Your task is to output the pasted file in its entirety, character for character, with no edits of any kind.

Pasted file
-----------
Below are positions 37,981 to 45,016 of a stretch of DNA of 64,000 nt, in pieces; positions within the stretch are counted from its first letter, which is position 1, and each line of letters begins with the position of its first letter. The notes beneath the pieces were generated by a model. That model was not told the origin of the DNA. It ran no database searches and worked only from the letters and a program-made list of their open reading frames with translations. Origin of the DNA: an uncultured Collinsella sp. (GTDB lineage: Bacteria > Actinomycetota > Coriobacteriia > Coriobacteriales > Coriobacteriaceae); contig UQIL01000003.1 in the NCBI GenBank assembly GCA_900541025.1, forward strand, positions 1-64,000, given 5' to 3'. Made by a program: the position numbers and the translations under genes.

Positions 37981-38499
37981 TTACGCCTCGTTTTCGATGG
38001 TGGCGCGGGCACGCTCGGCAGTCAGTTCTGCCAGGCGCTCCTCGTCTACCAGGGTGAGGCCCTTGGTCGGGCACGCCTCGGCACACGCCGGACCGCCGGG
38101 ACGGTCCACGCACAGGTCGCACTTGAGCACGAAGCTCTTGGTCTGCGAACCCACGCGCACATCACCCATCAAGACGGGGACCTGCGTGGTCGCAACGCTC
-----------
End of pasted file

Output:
Below are positions 37,981 to 45,016 of a stretch of DNA of 64,000 nt, in pieces; positions within the stretch are counted from its first letter, which is position 1, and each line of letters begins with the position of its first letter. The notes beneath the pieces were generated by a model. That model was not told the origin of the DNA. It ran no database searches and worked only from the letters and a program-made list of their open reading frames with translations. Origin of the DNA: an uncultured Collinsella sp. (GTDB lineage: Bacteria > Actinomycetota > Coriobacteriia > Coriobacteriales > Coriobacteriaceae); contig UQIL01000003.1 in the NCBI GenBank assembly GCA_900541025.1, forward strand, positions 1-64,000, given 5' to 3'. Made by a program: the position numbers and the translations under genes.

Positions 37981-38499
37981 TTACGCCTCGTTTTCGATGG
38001 TGGCGCGGGCACGCTCGGCAGTCAGTTCTGCCAGGCGCTCCTCGTCTACCAGGGTGAGGCCCTTGGTCGGGCACGCCTCGGCACACGCCGGACCGCCGGG
38101 ACGGTCCACGCACAGGTCGCACTTGAGCACGAAGCTCTTGGTCTGCGAACCCACGCGCACATCACCCATCAAGACGGGGACCTGCGTGGTCGCAACGCTC